One of the widely known benefits of home ownership is that you can deduct the mortgage interest from your taxes. But not all of us are in a position to take advantage of that tax break. Exactly how many people actually see a tax break on home mortgage interest?
The IRS has a lot of tax statistics including tax statistics for individuals. One is the breakdown of stats for people with itemized deductions in 2005. There we can see that about 38.5 million people itemized their deductions and claimed home mortgage interest.
The Census has all sorts of information. The current 2009 Statistical Abstract shows a wide variety of stats on Americans. They have a whole section on housing. One of them is the Mortgage Characteristics of Owner Occupied Units for 2005. There we can see that about 48.3 million home owners had regular mortgages and/or home equity loans.
I'm using 2005 figures since that is the latest year I can get both figures for.
So comparing those two numbers of the 48.3 million people who could have theoretically gotten a tax break on their mortgage only 38.5 million did so. That is about 80% of us who benefit from home mortgage interest tax deductions. Put that another way 20% of the people with mortgages on their homes got NO tax break from it.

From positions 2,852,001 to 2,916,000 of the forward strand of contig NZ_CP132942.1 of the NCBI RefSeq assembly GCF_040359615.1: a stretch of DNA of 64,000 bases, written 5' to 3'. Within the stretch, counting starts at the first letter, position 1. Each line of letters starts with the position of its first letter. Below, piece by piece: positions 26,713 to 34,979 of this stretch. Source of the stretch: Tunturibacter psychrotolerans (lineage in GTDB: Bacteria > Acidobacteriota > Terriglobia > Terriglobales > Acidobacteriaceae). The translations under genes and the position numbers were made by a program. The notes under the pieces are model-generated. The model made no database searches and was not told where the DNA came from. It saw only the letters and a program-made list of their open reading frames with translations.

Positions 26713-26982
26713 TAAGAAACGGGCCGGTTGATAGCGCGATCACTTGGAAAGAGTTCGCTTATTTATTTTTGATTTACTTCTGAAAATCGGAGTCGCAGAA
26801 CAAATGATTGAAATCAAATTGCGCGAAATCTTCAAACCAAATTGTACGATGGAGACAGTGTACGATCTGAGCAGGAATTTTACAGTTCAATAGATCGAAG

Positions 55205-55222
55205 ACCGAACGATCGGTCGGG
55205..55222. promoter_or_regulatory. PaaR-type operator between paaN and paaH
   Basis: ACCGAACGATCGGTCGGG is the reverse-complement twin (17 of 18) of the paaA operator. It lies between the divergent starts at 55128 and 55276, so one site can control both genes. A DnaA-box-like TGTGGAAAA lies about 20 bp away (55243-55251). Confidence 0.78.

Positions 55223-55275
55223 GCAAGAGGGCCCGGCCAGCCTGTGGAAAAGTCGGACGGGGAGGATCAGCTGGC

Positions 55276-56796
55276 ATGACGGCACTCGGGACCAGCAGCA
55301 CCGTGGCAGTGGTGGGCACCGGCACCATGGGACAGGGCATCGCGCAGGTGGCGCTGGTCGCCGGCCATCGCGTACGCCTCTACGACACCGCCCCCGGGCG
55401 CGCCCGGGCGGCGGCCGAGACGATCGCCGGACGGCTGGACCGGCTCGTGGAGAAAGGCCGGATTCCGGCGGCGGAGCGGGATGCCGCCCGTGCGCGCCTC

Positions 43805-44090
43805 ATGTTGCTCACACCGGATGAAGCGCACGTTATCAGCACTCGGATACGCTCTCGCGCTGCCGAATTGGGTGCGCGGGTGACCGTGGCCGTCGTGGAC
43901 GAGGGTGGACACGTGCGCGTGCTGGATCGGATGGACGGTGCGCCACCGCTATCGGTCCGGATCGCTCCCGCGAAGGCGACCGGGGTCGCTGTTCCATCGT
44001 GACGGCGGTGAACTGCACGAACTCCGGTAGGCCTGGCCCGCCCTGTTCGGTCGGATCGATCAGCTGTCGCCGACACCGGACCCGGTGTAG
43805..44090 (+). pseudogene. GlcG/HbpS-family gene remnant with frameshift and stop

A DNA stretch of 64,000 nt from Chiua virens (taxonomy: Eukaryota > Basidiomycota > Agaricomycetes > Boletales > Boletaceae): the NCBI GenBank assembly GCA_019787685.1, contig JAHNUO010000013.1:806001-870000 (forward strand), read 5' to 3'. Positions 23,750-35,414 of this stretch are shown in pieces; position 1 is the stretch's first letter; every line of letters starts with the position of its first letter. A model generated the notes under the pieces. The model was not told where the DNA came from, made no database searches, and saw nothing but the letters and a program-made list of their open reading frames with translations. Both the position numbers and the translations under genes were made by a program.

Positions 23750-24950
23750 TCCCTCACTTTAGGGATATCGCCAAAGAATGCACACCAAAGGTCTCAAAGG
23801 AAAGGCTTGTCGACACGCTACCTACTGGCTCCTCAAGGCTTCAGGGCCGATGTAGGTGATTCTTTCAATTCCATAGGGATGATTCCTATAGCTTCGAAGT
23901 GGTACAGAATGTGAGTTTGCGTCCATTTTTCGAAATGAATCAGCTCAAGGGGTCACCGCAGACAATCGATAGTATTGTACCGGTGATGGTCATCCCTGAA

Also among the 80% of home owners with mortgages that did itemize, a portion of them would not have gotten the full potential tax benefits. Itemization with a mortgage interest deduction may have been marginally worth it compared to the standard deduction. For example if you are single and in the 25% bracket. You paid $5000 in interest and $2000 in taxes but you live in Nevada with no state taxes so thats all your deductions. Your itemized deductions are worth $7000 including $5000 in mortgage interest but the standard deduction is $5700. So your benefit from itemizing with the home deductions is $1300 rather than the full $7000.
While the mortgage interest tax deduction is a good benefit of buying a home it is not something that everyone will get the full benefit and a considerable number of people (20%) get no tax benefit from it whatsoever.
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